A little mulberry syrup with thyme and white pepper served with white zapote cake

White Zapote Coconut Cake

Yesterday, I was at the Santa Monica Farmer’s Market with my grandchildren and Chef Gianfranco Minuz.  I like following the chef around because if I have any food questions, they get instantly answered because he knows EVERYTHING about food.    Also, it means I get to have a capuccino at the restaurant before we shop.  I love the quiet industriousness of a restaurant preparing for its day.  Everyone is busy, in good spirits and there is a peace to be found sitting there watching the efficient movements of staff laying down table cloths, sweeping, organizing.  I watch with interest as the chef meets with vendors; the cooks rattle pans and prep vegetables.  It is strangely soothing and a lovely way to start a day.  In a small way, it reminds me of the same quiet focus of my grandmother’s kitchen.

At the market, I picked up some mulberries, eggs and three white zapotes to take home with no idea of where they’d fit on my weekly menu.  The eggs though, those always come in handy for baking and nothing beats the lightness these beautiful organic ones give my cakes and breads.  I was tempted by some cherimoyas, kohlrabi and strawberries, but in the end, bought very little this time.  I think a part of me knew we’d head for the beach and I didn’t want to haul a massive bagful with me.

After, my shopping, I met the very charming West Hooker-Poletti back at his restaurant, Lago Santa Monica and we had a lovely chat over lunch prepared by Chef Minuz.  Pizza for the grandchildren – black olives for Jasmine; pepperoni for Aiden.  For me, lunch was a little more elevated.  To start, I had  freshly baked focaccia topped with thinly sliced tuna and a cilantro flower garnish, second course was a very Spring-like and delicious dish made with snap peas, scallops and clams in a tomato broth.  I barely had room for the spaghetti carbonara that followed, but between the grandchildren and myself, we made a big dent it in and took the rest to go.  How do you leave behind heaven on a plate?

We decided to walk off the lunch on the beach.  It was a glorious, windy day and perfect for walking along the shore in Santa Monica, so we walked the few blocks to the steps down to the beach and spent a couple of hours walking on the sand.   I didn’t realize things were happening to my fruit while we walked and played in the surf.  Imagine my surprise and dismay then, when I got home,  to open my bag and find the zapotes were crushed and so were the mulberries. I wanted to cry, but I’m not the Llorona, I’m just writing about her.  Instead of crying, I invented a cake with my crushed fruit.  It turned out to be delicious and I’m so happy I remembered to write the proportions and what I did down for once at the urging of my granddaughter. Way to go Jasmine!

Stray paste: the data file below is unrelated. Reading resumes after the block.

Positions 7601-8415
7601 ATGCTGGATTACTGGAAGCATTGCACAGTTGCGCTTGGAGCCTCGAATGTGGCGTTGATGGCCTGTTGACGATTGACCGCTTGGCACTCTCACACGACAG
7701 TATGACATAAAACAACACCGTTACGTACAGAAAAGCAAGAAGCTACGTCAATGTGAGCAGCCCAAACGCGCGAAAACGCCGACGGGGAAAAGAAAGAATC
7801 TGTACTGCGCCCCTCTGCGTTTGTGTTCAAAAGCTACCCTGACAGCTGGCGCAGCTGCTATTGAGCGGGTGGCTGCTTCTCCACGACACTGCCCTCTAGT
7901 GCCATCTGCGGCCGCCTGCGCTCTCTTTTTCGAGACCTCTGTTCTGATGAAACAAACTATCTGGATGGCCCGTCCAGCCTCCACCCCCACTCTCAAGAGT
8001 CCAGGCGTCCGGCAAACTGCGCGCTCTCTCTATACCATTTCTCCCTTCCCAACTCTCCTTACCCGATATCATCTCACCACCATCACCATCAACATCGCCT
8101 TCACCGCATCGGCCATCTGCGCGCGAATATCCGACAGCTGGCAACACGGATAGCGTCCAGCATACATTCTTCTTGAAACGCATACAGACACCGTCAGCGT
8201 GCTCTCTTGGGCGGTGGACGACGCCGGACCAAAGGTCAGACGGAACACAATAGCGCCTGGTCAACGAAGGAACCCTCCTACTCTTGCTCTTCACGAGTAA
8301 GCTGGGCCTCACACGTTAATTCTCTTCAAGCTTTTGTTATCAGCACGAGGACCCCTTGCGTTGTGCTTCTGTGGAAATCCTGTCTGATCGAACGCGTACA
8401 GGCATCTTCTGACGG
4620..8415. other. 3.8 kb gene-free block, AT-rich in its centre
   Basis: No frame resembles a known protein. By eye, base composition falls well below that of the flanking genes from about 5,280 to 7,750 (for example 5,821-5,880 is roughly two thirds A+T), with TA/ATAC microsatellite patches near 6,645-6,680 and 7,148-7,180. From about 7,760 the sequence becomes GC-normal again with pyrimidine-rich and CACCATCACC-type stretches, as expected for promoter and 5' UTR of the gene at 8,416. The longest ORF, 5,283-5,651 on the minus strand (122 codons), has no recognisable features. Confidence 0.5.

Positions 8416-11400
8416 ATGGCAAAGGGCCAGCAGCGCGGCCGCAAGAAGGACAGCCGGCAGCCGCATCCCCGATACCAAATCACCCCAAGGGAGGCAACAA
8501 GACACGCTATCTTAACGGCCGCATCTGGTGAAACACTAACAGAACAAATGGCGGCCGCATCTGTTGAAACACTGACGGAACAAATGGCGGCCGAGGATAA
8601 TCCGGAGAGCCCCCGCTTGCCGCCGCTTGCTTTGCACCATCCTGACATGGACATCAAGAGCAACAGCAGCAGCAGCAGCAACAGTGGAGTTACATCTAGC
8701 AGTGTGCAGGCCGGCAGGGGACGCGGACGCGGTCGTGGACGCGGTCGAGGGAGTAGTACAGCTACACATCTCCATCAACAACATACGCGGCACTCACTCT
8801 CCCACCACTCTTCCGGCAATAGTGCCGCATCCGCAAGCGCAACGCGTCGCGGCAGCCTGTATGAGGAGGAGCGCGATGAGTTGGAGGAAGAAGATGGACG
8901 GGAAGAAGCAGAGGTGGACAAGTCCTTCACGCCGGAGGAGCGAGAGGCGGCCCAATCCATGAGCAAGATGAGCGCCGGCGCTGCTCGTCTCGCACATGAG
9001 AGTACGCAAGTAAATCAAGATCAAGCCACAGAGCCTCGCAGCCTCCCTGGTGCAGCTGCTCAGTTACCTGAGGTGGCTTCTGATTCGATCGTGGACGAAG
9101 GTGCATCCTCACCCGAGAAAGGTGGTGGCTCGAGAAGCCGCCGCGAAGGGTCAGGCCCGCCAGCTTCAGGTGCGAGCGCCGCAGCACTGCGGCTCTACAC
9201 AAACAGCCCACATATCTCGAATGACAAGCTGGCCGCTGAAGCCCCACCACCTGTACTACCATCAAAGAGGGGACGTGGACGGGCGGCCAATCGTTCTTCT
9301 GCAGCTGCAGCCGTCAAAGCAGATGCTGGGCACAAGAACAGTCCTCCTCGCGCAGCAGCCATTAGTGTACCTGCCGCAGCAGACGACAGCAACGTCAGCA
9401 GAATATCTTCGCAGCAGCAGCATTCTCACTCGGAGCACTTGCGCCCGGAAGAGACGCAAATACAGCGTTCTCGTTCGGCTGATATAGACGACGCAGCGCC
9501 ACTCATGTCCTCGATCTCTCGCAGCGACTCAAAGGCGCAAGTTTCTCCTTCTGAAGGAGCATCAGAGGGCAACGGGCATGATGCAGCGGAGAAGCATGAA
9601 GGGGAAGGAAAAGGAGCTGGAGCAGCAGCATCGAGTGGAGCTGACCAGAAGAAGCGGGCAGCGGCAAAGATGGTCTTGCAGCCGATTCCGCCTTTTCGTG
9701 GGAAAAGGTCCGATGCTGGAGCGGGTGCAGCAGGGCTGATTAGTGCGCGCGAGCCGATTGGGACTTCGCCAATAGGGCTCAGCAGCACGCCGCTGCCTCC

White Zapote-Coconut Cake with Mulberries

3 medium sized white zapotes, peeled and seeded
Juice and zest of one mandarin orange
1/8 tsp. almond extract
1 tsp. vanilla extract
1/4 c. honey
3/4 c sugar
1 c butter, room temperature
6 eggs
3 c flour
1 tsp baking powder
1 tsp salt
2 c shredded coconut

In Grams:

3 medium sized white zapotes, peeled and seeded
Juice and zest of one mandarin orange
1/8 tsp almond extract
1 tsp vanilla
59.1 grams honey
177.4 grams sugar
236.58 grams butter
6 eggs
709.76 grams flour
1 tsp baking powder
1 tsp salt
473.17 grams shredded coconut

Heat oven to 350 degrees.

Line two 9” springform pans with parchment paper and grease pans and parchment.

Puree zapotes with orange juice, orange zest, vanilla and almond extracts.  Strain into a bowl and set aside.

Cream together butter, honey and sugar.  When mixture is light and fluffy, add eggs one at a time until well mixed.  Add zapote puree.

In a mixing bowl, sift together flour, salt and baking powder.  Add to wet mixture a bit at a time, till all mixed in thoroughly.  Add shredded coconut to mixture.

Divide batter evenly into the two pans and smooth with a spatula.  You can choose to top cakes with fresh fruit or sugar, or leave it plain till after baking.

Garnish with fresh fruit or nuts.  Cake will be very moist and dense, but not overly sweet.

For the cakes pictured, I added fresh mulberry pulp to the top before baking along with a little raw sugar.  I made a mulberry simple syrup with white wine, mulberries, sugar, lemon thyme and white pepper.  Cooked then strained it, through cheesecloth.  The other cake, I roasted hazelnuts with ginger powder and salt, then rolled them in the mulberry syrup before topping the cake with them.  Also, yes you are seeing cookies behind the cake… as a thank you to the chef, I baked his favorite oatmeal-molasses cookies, but that’s another post.

*All photos were taken using the #Nokia #Icon phone on the #Verizon Wireless network.  This is not a sponsored post, but credit is given where it is due and that phone rocks my photos.  Seriously.  You can follow the chef, the Farmer’s market and the restaurant on Twitter at @gianfrancominuz, @smfms and @lagosantamonica #VZWBuzz

 

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